The Euro pressing also features 2 bonus tracks, “The Hospital” and “Mother Of All Dead Time Factories”.
From the back porch of her house in Birmingham, AL Maria Taylor must have a great view over the city. Or a valley. Cozy barbecues that last until the late evening hours, when the moist heat slowly gives way to a cooler breeze. Red wine is drunk. Laughter echoes down the hill. Or so I imagine it.
Overlook Road also gave name to Maria's new album, her fourth solo outing to date. Here she breaks with conventional song structures, carefully, the song always in sight without losing her undiluted sense of melody. Eager to try out new things, Overlook is a vital display of her growth as an artist, always challenging herself, within the boundaries of her self-chosen range. Also vocally Maria has become more daring. And it suits her well. Overlook was recorded in her hometown at Ol Elegante studio with friend and neighbour Lester Nuby III (VERBENA, VULTURE WHALE) engineering. After stops in Athens, GA, Omaha and Los Angeles she has returned to Birmingham, deep in the southern United States. Here she can develop in the bosom of her family. Brother Macey and sister Kate live here too. And a large number of highly talented musicians, old and new friends, who helped in the making of this record. Browan Lollar (Jason Isbell & the 400 Unit) handled lead guitar on all tracks, while adding acoustic and lap steel throughout; Macey (The Mystic Valley Band, A.A. Bondy) played bass on the entire record, adding banjo, organ, and keys; and Nuby provided his formidable drumming skills on two tracks while Taylor played drums herself on the other four with drums. Kate played and sang on a couple of songs, including “Matador,” and dad Macey, Sr. played mandolin and sang on “Bad Idea?”. Taylor even hired LA-based but Birmingham-native Daniel Farris to mix the album, and her friend, local artist Margarette Simmons, designed Overlook’s artwork.
Much of Overlook is about the searching and uncertainties that come with growing up and growing older. The songs vary in sound from alluringly bold and immediate, and softer contemplation. “Masterplan” is the taut, simmering intro to the album’s richness – all thundering drums, jangly guitar, and soaring keys – as Taylor’s evocative vocals haunt like a warning bell. “Matador” then shifts gears to a sultry, lusciously modern take on ‘60s pop strut unlike anything she’s written before. Relationship-gone-sour tale “In A Bad Way” follows later in the album and shares a similarly seductive, but looser, groove. The old-time shuffle of “Bad Idea?” could have been heard in a 1920s speakeasy, while the sunny guitars of “This Could Take A Lifetime” belie the dark and longing ache found within the song’s bedrock. All through Overlook, Taylor’s voice is illuminating, drawing listeners in with its warm and resolute yet vulnerable grace.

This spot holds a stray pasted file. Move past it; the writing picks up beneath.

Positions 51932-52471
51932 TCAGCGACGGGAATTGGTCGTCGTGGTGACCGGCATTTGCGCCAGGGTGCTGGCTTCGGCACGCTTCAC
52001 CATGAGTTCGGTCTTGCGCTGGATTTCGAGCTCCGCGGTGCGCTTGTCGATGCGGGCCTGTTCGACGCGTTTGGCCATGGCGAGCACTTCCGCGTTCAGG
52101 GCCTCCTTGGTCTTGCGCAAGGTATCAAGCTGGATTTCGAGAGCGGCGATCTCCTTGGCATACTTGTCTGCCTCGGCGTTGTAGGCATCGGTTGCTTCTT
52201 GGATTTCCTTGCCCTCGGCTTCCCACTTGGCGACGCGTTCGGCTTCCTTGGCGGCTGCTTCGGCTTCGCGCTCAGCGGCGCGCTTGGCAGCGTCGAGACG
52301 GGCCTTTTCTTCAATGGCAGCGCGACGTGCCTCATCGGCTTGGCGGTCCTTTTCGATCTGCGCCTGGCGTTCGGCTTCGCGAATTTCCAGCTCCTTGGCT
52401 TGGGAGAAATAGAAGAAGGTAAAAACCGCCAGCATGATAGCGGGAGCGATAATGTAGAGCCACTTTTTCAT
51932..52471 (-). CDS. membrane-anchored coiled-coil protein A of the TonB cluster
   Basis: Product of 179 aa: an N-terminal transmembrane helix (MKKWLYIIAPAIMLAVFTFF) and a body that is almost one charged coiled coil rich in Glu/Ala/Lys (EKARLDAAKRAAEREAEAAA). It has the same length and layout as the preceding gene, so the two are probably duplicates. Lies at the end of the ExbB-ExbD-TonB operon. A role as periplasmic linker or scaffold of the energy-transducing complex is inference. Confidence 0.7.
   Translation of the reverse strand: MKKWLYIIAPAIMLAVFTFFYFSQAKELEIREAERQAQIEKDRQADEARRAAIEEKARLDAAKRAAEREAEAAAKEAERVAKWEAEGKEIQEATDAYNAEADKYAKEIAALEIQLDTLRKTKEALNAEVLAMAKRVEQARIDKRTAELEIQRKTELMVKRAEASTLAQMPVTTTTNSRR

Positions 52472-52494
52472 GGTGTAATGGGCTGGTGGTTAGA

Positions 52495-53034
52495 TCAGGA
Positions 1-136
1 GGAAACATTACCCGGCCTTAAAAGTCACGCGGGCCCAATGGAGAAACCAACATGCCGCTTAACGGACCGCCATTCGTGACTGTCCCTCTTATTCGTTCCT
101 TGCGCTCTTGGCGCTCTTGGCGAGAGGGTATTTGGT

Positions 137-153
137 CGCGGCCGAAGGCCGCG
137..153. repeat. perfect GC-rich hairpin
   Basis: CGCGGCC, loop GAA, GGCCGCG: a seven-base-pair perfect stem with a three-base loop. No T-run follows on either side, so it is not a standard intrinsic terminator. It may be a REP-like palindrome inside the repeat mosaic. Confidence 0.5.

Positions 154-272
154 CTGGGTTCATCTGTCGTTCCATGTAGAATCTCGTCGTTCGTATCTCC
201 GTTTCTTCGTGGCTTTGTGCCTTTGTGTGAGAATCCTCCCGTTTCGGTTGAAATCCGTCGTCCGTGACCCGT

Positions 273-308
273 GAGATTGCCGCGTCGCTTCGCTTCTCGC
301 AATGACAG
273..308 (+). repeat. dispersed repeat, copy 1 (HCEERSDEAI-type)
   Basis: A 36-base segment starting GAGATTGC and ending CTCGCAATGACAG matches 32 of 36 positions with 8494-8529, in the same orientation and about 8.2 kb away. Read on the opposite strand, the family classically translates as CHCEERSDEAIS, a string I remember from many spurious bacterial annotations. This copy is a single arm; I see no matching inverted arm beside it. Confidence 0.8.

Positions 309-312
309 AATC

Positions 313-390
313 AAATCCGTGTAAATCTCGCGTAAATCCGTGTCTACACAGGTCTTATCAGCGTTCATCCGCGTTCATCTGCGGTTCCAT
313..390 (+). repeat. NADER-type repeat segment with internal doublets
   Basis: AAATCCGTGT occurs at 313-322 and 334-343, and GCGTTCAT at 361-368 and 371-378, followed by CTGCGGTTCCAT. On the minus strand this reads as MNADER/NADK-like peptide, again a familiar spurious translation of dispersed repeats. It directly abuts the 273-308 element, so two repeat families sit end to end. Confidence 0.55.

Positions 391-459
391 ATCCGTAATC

Maria Taylor gained initial fame with her band LITTLE RED ROCKET when she was still a teenager. Or a glimpse thereof. Geffen signed the group, but as fate would have it, with the acquisition of the label through Universal Music Group the band was dropped soon after, before they could release their second album. Even then, at her side, her childhood friend Orenda Fink, with whom she now set out to write new songs. Songs unlike anything they had ever written before. Fragile, intimate songs. Acoustic guitar, soft electronics, delicate, almost aspirated chant. AZURE RAY were born. The rest is history. Or so they say. AZURE RAY released two albums with Athens based label Warm Records - the Maria Taylor written “Displaced" from their self-titled debut album, released 10 years ago in 2001, still is one of the most popular songs among fans today. Then with the move to Omaha an EP and album followed on Saddle Creek. Moby became aware of the two chanteuses, was so intrigued by her voices that he asked them to sing on a new record of his, 18. They ended up not only singing a song, “Great Escape”, but also co-writing it. In 2005 Maria and Orenda went their separate ways, focused on their respective solo careers. Until September of last year when a new AZURE RAY album was released, Drawing Down the Moon.